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While lots of people travel to England to take in the architecture (who doesn’t want to tour a castle!?), the history, or the royal fanfare of Buckingham Palace, the English landscape itself has a lot to offer. So next time you’re in England, skip the usual tourist attractions and venture out into the wilds of the English terrain.

Wistman’s Wood
Located on the legendary moorland Dartmoor in Devon, I’ve always had a crazy fascination with Wistman’s Wood and it’s had a firm spot on my bucket list since I first heard of it. Pictures of this forest look like they’re taken straight out of a fantasy novel, so it’s no surprise that the woods are heavily associated with Celtic folklore. Legend has it that these woods were used by the Druids to perform pagan rituals, and that they are the home of the hellish ‘Whisht Hounds’ who scour the moors during the Wild Hunt, looking for lost souls. Some of the oak trees are estimated to be 400-500 years old, so just try not to get caught up in that ancient magic when you’re visiting!

Malham Cove
Located slightly north of the village of Malham in North Yorkshire, this huge limestone cliff is absolutely breathtaking. The wall of limestone looks like the wall of an ancient castle from before time existed. Originally, a waterfall flowed over the 260-foot high cove, but now the only water is found in streams which disappear underground and emerge from a complex system of caves behind the cove. And if standing at the bottom of this awe-inspiring cove isn’t enough for you, you can climb up the about 400 stone steps that lead to the top and the famous limestone pavement at the top. If you’re a fan of beautiful views, brace yourself, because the view from the top is stunning.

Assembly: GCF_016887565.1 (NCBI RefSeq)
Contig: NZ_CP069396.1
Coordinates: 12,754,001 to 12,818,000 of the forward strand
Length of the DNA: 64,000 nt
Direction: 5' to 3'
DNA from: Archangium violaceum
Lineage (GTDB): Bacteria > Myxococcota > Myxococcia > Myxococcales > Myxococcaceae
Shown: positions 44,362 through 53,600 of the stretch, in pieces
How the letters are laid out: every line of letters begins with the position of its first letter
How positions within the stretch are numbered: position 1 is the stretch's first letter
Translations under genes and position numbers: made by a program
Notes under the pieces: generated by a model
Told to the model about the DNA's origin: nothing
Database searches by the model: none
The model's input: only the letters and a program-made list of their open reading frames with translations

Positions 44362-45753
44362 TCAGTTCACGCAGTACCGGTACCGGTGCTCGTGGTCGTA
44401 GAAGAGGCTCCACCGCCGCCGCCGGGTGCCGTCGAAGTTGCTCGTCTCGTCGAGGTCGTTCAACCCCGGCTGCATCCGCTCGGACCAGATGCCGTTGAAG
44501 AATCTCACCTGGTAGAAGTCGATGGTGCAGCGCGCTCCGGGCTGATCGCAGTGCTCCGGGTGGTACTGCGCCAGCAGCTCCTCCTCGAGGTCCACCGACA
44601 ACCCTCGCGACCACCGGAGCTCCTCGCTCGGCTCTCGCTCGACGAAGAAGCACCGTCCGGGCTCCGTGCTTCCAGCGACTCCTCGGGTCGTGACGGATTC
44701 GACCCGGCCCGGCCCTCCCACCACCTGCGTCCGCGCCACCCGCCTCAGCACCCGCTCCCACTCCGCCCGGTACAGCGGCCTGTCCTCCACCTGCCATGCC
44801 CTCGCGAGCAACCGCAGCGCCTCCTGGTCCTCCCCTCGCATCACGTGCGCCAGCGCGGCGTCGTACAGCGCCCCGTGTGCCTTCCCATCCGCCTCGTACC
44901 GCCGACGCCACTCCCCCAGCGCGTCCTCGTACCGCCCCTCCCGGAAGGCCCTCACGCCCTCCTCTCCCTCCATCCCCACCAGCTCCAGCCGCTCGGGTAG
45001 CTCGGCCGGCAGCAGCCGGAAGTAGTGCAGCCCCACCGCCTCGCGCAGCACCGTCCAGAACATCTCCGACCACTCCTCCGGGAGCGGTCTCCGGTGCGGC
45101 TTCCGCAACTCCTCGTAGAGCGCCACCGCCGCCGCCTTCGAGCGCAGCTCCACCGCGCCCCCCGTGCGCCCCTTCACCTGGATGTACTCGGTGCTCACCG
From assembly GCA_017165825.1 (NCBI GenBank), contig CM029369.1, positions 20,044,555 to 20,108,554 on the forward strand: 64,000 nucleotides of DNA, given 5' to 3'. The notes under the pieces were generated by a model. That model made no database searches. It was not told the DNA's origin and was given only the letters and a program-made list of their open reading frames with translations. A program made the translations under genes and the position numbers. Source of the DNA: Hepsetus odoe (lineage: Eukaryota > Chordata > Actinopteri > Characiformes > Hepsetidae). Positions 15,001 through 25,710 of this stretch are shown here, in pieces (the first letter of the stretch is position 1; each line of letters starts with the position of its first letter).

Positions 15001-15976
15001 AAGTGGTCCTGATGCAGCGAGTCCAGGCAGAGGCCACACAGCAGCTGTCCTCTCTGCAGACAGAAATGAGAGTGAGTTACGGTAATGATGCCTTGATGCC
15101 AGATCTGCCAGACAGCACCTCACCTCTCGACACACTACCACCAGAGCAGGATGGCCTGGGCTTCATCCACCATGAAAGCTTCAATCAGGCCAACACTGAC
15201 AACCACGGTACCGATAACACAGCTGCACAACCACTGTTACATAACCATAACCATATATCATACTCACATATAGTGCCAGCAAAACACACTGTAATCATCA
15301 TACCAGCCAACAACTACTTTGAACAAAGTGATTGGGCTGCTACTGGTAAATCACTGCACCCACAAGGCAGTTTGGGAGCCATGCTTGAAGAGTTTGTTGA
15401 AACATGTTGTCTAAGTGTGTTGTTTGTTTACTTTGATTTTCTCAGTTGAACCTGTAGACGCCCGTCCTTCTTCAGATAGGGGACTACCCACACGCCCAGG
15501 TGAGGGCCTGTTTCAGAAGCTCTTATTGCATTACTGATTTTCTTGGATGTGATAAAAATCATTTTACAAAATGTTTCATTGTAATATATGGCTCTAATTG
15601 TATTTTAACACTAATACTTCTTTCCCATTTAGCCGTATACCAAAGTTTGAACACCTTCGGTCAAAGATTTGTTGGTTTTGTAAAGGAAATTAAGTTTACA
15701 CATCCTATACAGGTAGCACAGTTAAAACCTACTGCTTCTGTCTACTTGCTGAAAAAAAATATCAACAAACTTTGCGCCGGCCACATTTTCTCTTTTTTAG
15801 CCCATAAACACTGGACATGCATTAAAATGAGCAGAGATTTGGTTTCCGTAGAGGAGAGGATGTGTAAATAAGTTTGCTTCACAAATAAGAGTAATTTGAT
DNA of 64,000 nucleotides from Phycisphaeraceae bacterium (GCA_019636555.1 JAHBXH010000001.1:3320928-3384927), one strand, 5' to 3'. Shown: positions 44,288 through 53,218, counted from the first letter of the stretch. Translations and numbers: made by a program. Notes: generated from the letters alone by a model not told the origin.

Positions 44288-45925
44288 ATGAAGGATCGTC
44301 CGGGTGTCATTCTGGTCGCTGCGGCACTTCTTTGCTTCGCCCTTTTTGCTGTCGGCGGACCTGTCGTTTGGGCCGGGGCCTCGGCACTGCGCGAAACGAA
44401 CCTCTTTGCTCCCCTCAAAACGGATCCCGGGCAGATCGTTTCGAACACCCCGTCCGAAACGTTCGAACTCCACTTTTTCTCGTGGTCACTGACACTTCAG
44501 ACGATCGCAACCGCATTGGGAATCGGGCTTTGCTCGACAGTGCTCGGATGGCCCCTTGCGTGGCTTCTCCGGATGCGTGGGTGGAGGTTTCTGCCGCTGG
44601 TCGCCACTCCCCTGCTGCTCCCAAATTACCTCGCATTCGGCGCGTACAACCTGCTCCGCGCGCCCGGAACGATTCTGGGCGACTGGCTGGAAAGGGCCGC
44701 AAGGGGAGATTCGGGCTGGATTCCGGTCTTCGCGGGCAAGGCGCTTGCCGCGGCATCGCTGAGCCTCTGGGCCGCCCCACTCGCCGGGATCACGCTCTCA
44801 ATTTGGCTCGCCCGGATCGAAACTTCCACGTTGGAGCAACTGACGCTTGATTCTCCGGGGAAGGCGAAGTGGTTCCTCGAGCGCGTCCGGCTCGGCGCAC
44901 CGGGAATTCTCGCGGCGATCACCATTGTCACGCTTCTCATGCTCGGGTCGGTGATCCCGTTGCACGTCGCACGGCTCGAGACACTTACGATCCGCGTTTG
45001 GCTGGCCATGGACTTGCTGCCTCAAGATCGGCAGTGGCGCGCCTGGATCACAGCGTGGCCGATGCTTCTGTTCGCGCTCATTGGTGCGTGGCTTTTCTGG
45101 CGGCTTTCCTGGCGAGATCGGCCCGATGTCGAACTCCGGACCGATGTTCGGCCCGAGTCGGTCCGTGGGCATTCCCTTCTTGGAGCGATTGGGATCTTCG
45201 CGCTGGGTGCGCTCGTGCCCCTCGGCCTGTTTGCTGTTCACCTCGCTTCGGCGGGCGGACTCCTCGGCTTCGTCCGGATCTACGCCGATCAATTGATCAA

dover cliffs

White Cliffs of Dover
These famous cliffs which form part of the English coastline have been inspiring writers and poets for centuries. Facing France, the cliffs spread outward from the town of Dover in Kent. The rock formation really stands out because of its composition of chalk with bits of black flint, giving it a striking appearance. When water travel was the main form of transportation, these cliffs served as the first and last views of England many travelers would see, making them an important historic symbol of England for many centuries.

Sherwood Forest
That’s right, the Sherwood Forest, of Robin Hood fame. Located in Nottinghamshire, this forest spreads over more than 1000 acres and surrounds the village of Edwinstowe. While there, be sure to visit the famous Major Oak, which was said to be Robin Hood’s hideout, but is an impressive feat of nature even without the legend, with estimates that it is between 800 and 1000 years old! Or if you’re more into Vikings than Robin Hood, find your way to Thynghowe, the recently rediscovered area that served as an important assembly place in Danelaw (the area where Danish law ruled England over Anglo-Saxon law) from as far back as the 14th century!